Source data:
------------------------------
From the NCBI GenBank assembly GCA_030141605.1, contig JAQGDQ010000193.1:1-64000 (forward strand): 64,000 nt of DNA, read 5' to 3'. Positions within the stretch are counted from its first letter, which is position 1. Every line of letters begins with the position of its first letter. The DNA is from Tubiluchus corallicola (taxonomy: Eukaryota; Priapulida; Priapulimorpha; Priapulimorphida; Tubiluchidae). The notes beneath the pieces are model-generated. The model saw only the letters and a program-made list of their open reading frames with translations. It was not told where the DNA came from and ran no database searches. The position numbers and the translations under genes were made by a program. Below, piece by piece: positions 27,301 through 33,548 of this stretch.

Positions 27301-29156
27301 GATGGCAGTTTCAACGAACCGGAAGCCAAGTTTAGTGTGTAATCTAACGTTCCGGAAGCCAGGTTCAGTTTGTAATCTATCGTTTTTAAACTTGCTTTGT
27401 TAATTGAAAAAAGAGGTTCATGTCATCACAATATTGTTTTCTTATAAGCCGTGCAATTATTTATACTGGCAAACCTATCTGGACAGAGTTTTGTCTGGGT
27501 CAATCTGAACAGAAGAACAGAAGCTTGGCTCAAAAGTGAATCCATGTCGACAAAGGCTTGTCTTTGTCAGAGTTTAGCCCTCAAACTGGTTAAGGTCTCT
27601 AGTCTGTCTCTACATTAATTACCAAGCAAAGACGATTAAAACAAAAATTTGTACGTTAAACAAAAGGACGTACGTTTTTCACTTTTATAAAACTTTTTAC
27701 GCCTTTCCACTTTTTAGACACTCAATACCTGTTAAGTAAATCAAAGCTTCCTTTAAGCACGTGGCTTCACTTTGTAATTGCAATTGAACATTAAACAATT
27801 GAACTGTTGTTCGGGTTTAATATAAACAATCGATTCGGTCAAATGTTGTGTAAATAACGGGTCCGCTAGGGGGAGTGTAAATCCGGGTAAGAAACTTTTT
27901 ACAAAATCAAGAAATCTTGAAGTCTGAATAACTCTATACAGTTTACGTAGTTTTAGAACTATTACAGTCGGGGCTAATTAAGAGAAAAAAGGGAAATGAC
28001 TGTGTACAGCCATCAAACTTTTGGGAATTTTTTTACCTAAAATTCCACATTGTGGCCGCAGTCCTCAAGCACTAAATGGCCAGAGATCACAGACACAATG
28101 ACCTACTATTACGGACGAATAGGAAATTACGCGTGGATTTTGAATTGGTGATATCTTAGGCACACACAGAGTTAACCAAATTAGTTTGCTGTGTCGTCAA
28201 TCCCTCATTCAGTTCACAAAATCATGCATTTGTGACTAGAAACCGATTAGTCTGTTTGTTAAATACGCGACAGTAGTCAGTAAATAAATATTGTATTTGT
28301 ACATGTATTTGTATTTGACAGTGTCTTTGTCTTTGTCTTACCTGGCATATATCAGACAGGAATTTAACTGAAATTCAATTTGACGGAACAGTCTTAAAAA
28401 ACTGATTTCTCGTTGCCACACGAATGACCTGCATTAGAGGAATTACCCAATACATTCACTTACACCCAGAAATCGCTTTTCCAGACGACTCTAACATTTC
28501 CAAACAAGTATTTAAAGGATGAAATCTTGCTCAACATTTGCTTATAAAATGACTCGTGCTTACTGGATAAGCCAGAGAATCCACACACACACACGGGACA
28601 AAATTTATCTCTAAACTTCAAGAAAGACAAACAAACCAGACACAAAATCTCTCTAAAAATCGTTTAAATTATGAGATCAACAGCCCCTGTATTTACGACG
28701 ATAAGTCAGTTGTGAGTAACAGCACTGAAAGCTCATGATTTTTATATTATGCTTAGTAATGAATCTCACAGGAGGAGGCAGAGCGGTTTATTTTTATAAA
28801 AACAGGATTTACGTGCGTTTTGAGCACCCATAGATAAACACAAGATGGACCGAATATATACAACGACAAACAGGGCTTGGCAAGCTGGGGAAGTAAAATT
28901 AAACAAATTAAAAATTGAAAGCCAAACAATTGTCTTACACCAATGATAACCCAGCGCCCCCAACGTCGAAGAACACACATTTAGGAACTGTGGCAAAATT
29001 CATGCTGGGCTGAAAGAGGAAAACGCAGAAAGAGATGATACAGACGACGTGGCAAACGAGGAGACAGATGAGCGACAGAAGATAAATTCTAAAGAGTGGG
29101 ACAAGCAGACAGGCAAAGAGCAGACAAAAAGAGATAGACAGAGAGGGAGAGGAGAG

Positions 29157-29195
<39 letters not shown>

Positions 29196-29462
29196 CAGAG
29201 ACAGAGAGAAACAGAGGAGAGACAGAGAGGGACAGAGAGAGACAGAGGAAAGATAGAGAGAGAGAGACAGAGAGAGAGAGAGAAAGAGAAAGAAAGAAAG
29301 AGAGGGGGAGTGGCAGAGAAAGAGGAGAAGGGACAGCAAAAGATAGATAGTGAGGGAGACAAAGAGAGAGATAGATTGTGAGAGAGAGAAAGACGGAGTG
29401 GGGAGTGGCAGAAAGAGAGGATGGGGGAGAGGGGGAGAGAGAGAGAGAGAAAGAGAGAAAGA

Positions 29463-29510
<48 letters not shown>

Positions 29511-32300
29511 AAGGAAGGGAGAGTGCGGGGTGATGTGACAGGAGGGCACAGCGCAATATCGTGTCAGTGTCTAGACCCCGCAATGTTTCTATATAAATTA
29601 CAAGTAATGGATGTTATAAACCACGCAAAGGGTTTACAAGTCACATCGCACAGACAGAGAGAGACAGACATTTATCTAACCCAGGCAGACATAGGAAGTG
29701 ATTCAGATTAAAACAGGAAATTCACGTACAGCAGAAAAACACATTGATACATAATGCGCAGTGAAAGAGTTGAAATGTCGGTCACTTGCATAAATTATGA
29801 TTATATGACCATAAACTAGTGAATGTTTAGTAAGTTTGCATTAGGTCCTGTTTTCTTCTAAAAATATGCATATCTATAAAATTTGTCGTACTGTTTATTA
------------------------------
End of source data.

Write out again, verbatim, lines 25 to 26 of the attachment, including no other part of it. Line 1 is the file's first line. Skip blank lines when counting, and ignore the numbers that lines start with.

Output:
29196 CAGAG
29201 ACAGAGAGAAACAGAGGAGAGACAGAGAGGGACAGAGAGAGACAGAGGAAAGATAGAGAGAGAGAGACAGAGAGAGAGAGAGAAAGAGAAAGAAAGAAAG